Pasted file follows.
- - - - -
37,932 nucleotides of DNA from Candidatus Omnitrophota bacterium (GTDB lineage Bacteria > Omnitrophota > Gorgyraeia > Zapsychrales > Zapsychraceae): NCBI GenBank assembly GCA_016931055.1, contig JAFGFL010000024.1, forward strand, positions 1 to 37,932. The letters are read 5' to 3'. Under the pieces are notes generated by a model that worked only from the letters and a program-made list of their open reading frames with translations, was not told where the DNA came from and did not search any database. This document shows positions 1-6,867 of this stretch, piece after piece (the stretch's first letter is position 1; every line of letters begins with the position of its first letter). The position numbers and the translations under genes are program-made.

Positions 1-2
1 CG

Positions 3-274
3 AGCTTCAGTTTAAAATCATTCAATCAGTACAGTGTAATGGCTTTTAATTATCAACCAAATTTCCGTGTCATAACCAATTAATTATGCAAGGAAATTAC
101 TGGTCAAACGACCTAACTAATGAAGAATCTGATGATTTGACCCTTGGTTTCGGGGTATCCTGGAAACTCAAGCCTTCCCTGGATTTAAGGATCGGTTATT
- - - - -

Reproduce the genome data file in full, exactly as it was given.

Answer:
37,932 nucleotides of DNA from Candidatus Omnitrophota bacterium (GTDB lineage Bacteria > Omnitrophota > Gorgyraeia > Zapsychrales > Zapsychraceae): NCBI GenBank assembly GCA_016931055.1, contig JAFGFL010000024.1, forward strand, positions 1 to 37,932. The letters are read 5' to 3'. Under the pieces are notes generated by a model that worked only from the letters and a program-made list of their open reading frames with translations, was not told where the DNA came from and did not search any database. This document shows positions 1-6,867 of this stretch, piece after piece (the stretch's first letter is position 1; every line of letters begins with the position of its first letter). The position numbers and the translations under genes are program-made.

Positions 1-2
1 CG

Positions 3-274
3 AGCTTCAGTTTAAAATCATTCAATCAGTACAGTGTAATGGCTTTTAATTATCAACCAAATTTCCGTGTCATAACCAATTAATTATGCAAGGAAATTAC
101 TGGTCAAACGACCTAACTAATGAAGAATCTGATGATTTGACCCTTGGTTTCGGGGTATCCTGGAAACTCAAGCCTTCCCTGGATTTAAGGATCGGTTATT